* indicates monthly or quarterly data series

GDP per capita, Purchasing Power Parity, 2022:

The average for 2022 based on 41 countries was 26702 U.S. dollars. The highest value was in Singapore: 108036 U.S. dollars and the lowest value was in Nepal: 4002 U.S. dollars. The indicator is available from 1990 to 2022. Below is a chart for all countries where data are available.

Measure: U.S. dollars; Source: The World Bank
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* indicates monthly or quarterly data series


Countries GDP per capita, PPP, 2022 Global rank Available data
Singapore 108036 1 1990 - 2022
Qatar 96558 2 2000 - 2022
UA Emirates 74918 3 1990 - 2022
Brunei 58670 4 1990 - 2022
Hong Kong 58479 5 1990 - 2022
Bahrain 51855 6 1990 - 2022
Macao 51840 7 1990 - 2022
Saudi Arabia 50188 8 1990 - 2022
Kuwait 49400 9 1992 - 2022
South Korea 45560 10 1990 - 2022
Israel 44393 11 1995 - 2022
Japan 41838 12 1990 - 2022
Oman 35337 13 1990 - 2022
Malaysia 28384 14 1990 - 2022
Kazakhstan 26093 15 1990 - 2022
Maldives 21271 16 1995 - 2022
China 18188 17 1990 - 2022
Thailand 17508 18 1990 - 2022
Georgia 17078 19 1990 - 2022
Armenia 16057 20 1990 - 2022
Iran 15461 21 1990 - 2022
Azerbaijan 15094 22 1990 - 2022
Turkmenistan 14740 23 1990 - 2022
Indonesia 12410 24 1990 - 2022
Sri Lanka 12200 25 1990 - 2022
Mongolia 12073 26 1990 - 2022
Vietnam 11397 27 1990 - 2022
Jordan 9491 28 1990 - 2022
Iraq 9199 29 1990 - 2022
Philippines 8582 30 1990 - 2022
Uzbekistan 8073 31 1990 - 2022
Laos 7948 32 1990 - 2022
India 7112 33 1990 - 2022
Bangladesh 6263 34 1990 - 2022
Palestine 5722 35 1994 - 2022
Pakistan 5377 36 1990 - 2022
Kyrgyzstan 5070 37 1990 - 2022
Cambodia 4534 38 1993 - 2022
Burma 4250 39 1990 - 2022
Tajikistan 4137 40 1990 - 2022
Nepal 4002 41 1990 - 2022



Definition: GDP per capita based on purchasing power parity (PPP). PPP GDP is gross domestic product converted to international dollars using purchasing power parity rates. An international dollar has the same purchasing power over GDP as the U.S. dollar has in the United States. GDP at purchaser's prices is the sum of gross value added by all resident producers in the economy plus any product taxes and minus any subsidies not included in the value of the products. It is calculated without making deductions for depreciation of fabricated assets or for depletion and degradation of natural resources. Data are in constant 2011 international dollars.
Is the world income inequality getting smaller?

If poor countries grow faster than rich countries, over time they will catch up in terms of their level of income measured by GDP per capita in PPP terms. This process is called income convergence. Alternatively, incomes would diverge if the rich countries grow more rapidly than poor countries. If economic growth is the same everywhere, then the differences in income across countries would remain the same. There are two main reasons for why incomes across countries might converge over time.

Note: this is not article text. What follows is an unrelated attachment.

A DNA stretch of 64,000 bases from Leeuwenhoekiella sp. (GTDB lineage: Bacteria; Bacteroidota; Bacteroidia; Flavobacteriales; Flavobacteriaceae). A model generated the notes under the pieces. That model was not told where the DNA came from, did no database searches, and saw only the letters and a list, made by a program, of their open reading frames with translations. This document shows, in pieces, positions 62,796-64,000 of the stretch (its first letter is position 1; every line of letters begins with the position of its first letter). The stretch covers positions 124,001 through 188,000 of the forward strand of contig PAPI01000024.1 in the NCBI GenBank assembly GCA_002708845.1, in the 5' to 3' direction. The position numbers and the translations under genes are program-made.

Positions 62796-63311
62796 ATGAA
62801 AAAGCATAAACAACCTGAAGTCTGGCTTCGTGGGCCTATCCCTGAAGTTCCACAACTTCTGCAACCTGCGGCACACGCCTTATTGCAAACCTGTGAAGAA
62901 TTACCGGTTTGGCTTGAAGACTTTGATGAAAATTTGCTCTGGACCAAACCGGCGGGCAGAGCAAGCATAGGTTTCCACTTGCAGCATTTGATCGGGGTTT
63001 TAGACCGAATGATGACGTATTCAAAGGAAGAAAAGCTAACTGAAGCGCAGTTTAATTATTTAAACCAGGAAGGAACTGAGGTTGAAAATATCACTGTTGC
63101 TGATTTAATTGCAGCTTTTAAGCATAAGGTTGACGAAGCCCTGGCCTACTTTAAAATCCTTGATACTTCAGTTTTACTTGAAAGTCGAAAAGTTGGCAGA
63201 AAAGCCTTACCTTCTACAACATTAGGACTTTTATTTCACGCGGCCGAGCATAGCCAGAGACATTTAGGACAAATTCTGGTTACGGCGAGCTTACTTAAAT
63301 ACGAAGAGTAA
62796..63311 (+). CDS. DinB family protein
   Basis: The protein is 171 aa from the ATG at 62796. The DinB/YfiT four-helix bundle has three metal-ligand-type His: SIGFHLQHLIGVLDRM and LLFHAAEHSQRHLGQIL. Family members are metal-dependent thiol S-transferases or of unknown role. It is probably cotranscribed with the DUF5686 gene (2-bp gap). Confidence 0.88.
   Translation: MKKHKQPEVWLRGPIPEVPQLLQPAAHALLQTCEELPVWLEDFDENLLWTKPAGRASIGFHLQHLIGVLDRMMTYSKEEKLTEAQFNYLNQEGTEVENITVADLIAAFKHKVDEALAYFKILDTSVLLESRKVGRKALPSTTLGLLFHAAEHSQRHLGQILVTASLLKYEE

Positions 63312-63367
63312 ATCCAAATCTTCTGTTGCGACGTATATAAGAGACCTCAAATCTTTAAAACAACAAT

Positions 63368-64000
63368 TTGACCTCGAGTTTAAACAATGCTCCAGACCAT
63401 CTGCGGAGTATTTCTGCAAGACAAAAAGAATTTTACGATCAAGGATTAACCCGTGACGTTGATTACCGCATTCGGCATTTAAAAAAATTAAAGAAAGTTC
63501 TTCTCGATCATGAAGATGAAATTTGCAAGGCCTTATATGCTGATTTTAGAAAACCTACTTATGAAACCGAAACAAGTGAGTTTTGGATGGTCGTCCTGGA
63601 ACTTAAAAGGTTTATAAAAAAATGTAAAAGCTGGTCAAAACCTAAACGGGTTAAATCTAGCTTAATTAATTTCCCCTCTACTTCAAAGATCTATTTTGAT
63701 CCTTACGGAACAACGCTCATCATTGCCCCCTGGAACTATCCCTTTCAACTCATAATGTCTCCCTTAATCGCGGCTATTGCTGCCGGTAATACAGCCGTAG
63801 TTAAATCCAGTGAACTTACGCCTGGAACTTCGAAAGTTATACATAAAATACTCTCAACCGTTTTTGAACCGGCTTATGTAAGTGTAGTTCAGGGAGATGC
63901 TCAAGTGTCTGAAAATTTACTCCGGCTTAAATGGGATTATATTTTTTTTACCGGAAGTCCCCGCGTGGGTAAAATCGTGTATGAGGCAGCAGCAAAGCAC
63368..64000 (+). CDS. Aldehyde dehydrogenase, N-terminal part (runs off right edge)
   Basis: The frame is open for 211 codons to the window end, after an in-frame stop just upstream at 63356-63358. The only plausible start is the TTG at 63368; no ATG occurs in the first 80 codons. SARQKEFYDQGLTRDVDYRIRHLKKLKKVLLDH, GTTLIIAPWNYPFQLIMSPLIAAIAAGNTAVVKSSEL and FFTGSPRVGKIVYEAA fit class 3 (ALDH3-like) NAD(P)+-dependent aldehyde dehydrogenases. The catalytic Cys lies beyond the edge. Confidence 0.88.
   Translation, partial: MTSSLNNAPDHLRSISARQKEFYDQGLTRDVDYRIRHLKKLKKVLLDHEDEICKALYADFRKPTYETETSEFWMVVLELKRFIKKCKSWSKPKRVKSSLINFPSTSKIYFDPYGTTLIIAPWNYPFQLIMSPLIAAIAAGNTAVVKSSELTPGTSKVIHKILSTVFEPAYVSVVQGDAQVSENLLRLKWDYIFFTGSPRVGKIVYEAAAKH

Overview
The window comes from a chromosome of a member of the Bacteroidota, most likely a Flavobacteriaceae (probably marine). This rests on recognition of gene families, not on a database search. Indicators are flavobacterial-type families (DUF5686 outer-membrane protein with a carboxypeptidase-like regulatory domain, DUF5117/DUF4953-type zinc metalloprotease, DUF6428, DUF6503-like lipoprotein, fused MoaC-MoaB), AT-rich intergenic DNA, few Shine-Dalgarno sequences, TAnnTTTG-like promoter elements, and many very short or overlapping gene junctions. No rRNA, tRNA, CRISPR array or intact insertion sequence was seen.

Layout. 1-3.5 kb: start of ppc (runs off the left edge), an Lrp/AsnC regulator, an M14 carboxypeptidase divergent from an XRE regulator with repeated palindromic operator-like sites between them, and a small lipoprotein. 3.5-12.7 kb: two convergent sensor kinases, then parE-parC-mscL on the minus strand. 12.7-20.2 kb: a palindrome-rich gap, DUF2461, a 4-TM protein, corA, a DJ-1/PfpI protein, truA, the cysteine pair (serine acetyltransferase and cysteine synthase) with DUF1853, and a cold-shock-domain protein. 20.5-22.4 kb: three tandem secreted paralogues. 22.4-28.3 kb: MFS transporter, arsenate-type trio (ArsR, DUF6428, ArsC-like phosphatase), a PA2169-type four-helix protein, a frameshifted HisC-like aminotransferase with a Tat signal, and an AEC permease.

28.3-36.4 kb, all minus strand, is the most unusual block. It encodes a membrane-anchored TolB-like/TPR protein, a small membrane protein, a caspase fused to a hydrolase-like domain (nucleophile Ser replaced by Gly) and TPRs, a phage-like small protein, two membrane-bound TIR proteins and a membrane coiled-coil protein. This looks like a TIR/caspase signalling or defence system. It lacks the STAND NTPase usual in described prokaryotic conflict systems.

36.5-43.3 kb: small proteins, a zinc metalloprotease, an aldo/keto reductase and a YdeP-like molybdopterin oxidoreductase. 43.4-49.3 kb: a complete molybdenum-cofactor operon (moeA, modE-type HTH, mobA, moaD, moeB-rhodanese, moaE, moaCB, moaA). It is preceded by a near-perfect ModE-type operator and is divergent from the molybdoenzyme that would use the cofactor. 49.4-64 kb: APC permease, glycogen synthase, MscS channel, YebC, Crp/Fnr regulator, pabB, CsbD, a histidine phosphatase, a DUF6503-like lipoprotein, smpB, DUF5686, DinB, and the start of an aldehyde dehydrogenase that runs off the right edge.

Technology spillover. One reason is that innovations and technologies that are developed in the rich countries soon become available in the poor countries. That happens, for example, through foreign direct investment as companies from the rich countries bring new technologies to the poor countries. When the same technology is available everywhere, then incomes would also tend to become equal over time because technology is an important ingredient of economic development.

Based on that argument, incomes would converge faster if a poor country is ready to use the advanced technology. If it has an educated work force and stable political and economic conditions, the technological spillover is more likely to occur. Conversely, if its education system and institutions are not well developed, the new technology cannot be adopted. The income of the country will lag behind the income of countries with better education and institutions.

Diminishing returns. The second reason is that investments in the rich countries are less profitable than investments in the poor countries. Think of it as follows. If an accounting firm (in a rich country) has 10 computers, one more computer will make little difference. If an accounting firm (in a poor country) has no computers at all, then buying one computer would make a big difference. The investment in that first computer would pay off handsomely. Therefore, international investment would flow primarily from the rich countries to the poor countries where profits are greater. This inflow of investment will make poor countries richer.

However, returns could also be increasing, instead of diminishing. In the example above, if the firm has many computers and much experience using them, an additional computer will be put to good use. If it has only one computer, then it may not know what to do with it. In that version of the story, adding investments to already rich firms or countries is more profitable. Then, investment flows to them and makes them even richer. Incomes around the world diverge instead of converging.

What is the evidence? There is income convergence across countries that are already fairly affluent. For example, incomes have converged significantly in the European Union and other rich countries in North America and elsewhere. Looking more broadly, there is no evidence that the incomes of poor countries in Africa, Latin America and elsewhere have gained relative to the rich countries. In fact, when it comes to the poorest countries, there has even been some income divergence.

108036
96558
74918
58670
58479
51855
51840
50188
49400
45560
44393
41838
35337
28384
26093
21271
18188
17508
17078
16057
15461
15094
14740
12410
12200
12073
11397
9491
9199
8582
8073
7948
7112
6263
5722
5377
5070
4534
4250
4137
4002
0
27009
54018
81027
108036
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